Inflammatory public speech rises steadily before outbreaks of mass violence, suggesting that it is a precursor or even a prerequisite for violence, which makes sense: groups of killers do not form spontaneously. In most cases, a few influential speakers gradually incite a group to violence. Violence may be prevented, then, by interfering with this process in any of several ways: inhibiting the speech, limiting its dissemination, undermining the credibility of the speaker, or ‘inoculating’ the audience against the speech so that it is less influential or dangerous.
Such efforts must not infringe upon freedom of speech, however, since that is a fundamental right and since free speech itself may help to prevent violence. Before acting to limit ‘dangerous speech’ – speech that catalyzes violence – we must have a means to distinguish it from other speech, even that which is controversial or repugnant.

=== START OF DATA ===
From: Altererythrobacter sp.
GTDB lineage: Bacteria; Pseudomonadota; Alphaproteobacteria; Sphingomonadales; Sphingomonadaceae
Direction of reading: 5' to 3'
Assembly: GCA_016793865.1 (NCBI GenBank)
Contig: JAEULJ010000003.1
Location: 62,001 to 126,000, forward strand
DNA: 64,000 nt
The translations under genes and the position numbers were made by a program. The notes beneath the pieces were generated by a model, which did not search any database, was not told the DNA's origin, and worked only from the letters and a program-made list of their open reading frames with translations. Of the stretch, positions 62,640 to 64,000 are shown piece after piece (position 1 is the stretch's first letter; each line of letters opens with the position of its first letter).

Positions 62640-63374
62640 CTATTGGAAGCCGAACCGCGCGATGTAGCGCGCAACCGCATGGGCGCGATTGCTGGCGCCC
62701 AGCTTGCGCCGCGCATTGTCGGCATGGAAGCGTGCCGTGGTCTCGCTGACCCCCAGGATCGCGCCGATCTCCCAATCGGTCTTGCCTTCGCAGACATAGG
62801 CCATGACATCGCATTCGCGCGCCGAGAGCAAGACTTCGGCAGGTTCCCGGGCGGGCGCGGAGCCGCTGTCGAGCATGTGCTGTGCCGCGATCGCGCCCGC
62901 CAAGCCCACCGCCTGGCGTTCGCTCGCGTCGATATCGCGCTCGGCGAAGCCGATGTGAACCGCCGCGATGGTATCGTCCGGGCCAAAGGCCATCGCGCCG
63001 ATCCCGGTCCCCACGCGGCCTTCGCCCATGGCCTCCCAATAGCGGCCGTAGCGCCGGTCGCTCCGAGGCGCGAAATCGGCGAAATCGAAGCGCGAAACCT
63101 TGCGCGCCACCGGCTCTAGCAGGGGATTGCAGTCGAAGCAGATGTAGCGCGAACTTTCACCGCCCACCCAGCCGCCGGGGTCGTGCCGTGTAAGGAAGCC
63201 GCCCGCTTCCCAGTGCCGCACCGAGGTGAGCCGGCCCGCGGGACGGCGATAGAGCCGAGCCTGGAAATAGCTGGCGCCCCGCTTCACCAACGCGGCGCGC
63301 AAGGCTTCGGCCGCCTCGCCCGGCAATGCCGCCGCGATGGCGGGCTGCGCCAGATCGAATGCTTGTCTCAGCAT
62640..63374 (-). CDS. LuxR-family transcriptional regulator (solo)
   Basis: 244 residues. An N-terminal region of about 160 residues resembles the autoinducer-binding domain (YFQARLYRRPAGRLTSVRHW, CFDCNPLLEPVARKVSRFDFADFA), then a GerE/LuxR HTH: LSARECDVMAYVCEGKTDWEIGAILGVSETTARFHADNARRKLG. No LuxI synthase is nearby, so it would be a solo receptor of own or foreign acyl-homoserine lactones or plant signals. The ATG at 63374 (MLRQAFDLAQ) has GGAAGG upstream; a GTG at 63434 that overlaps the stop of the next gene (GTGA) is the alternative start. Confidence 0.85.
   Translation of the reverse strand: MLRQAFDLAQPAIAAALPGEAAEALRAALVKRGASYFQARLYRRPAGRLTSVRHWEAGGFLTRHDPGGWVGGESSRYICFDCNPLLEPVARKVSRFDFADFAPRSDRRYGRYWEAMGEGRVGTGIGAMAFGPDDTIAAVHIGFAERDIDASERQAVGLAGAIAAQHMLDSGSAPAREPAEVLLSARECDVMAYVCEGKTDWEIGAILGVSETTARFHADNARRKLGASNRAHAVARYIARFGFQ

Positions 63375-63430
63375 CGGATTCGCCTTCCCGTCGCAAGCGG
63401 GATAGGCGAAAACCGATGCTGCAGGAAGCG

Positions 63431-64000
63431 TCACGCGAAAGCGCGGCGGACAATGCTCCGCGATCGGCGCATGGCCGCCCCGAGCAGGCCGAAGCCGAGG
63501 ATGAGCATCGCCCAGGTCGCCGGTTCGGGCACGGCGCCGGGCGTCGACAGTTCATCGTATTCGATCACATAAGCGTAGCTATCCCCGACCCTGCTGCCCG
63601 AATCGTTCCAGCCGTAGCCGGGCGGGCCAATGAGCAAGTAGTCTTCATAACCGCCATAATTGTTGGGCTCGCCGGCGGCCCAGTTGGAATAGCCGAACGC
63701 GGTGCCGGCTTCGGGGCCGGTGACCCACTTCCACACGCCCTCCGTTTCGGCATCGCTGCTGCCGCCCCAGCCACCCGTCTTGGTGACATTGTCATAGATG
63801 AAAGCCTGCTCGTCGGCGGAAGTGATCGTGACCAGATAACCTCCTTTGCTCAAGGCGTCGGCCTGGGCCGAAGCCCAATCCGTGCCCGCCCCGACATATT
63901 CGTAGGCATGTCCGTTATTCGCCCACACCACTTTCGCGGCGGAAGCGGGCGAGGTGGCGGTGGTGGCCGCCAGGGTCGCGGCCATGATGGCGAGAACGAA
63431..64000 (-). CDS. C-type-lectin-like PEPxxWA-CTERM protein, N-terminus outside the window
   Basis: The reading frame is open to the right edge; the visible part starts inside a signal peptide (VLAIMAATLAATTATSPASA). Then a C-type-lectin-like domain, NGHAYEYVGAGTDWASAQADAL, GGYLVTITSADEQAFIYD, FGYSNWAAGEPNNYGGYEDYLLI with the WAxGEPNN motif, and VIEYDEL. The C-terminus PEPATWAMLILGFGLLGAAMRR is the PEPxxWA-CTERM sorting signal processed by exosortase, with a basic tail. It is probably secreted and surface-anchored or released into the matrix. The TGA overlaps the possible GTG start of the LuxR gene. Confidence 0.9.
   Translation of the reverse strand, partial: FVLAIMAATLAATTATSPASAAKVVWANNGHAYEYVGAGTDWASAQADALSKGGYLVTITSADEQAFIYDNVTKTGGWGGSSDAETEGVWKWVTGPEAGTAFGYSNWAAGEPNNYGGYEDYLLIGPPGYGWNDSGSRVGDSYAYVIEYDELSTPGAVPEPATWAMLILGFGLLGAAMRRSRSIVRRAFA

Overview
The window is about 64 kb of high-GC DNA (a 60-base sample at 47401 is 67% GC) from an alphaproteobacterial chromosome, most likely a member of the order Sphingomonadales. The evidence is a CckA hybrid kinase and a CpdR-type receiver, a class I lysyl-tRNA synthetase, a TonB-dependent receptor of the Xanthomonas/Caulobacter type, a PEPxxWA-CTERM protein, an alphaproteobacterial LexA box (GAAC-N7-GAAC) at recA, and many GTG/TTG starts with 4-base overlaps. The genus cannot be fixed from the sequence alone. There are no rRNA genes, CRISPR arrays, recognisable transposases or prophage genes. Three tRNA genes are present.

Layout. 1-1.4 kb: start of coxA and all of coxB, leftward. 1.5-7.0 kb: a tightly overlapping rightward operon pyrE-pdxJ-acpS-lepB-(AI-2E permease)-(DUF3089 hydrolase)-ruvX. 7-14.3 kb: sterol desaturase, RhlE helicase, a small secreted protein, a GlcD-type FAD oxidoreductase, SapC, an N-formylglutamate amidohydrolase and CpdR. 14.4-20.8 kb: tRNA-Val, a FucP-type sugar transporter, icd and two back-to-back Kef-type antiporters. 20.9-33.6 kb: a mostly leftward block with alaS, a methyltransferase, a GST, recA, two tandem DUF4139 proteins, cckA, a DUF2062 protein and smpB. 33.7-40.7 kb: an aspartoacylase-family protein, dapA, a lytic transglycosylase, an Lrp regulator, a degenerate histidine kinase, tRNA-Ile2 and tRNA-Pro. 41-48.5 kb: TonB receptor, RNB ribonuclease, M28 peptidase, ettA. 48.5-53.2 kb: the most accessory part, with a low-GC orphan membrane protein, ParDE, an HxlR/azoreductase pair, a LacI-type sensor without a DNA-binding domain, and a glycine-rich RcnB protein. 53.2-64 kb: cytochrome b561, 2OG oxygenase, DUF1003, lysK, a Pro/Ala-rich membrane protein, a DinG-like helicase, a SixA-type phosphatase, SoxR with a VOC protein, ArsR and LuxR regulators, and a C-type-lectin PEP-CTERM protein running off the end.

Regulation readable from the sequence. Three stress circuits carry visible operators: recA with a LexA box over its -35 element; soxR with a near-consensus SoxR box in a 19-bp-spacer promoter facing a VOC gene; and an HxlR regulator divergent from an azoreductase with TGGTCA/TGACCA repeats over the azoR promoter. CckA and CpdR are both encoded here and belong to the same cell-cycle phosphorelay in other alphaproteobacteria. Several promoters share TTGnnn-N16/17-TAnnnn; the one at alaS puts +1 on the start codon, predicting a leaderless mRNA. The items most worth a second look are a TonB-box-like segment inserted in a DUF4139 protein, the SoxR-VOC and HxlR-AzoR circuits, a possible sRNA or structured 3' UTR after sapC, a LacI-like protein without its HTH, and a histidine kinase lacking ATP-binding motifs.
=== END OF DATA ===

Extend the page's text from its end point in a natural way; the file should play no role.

Prof. Susan Benesch has developed a set of guidelines for making the distinction as part of the Dangerous Speech Project. The guidelines are based on the insight that the dangerousness of a particular speech act, in the context in which it is made or disseminated, depends on five variables: the speaker, the audience, the speech itself, the historical and social context, and the means of dissemination. For example, some speakers are more influential than others, and some audiences are especially vulnerable.
We are most grateful for the support of the John D. and Catherine T. MacArthur Foundation, the Fetzer Institute, and the United States Institute of Peace. The Dangerous Speech Project is sponsored by Public Interest Projects.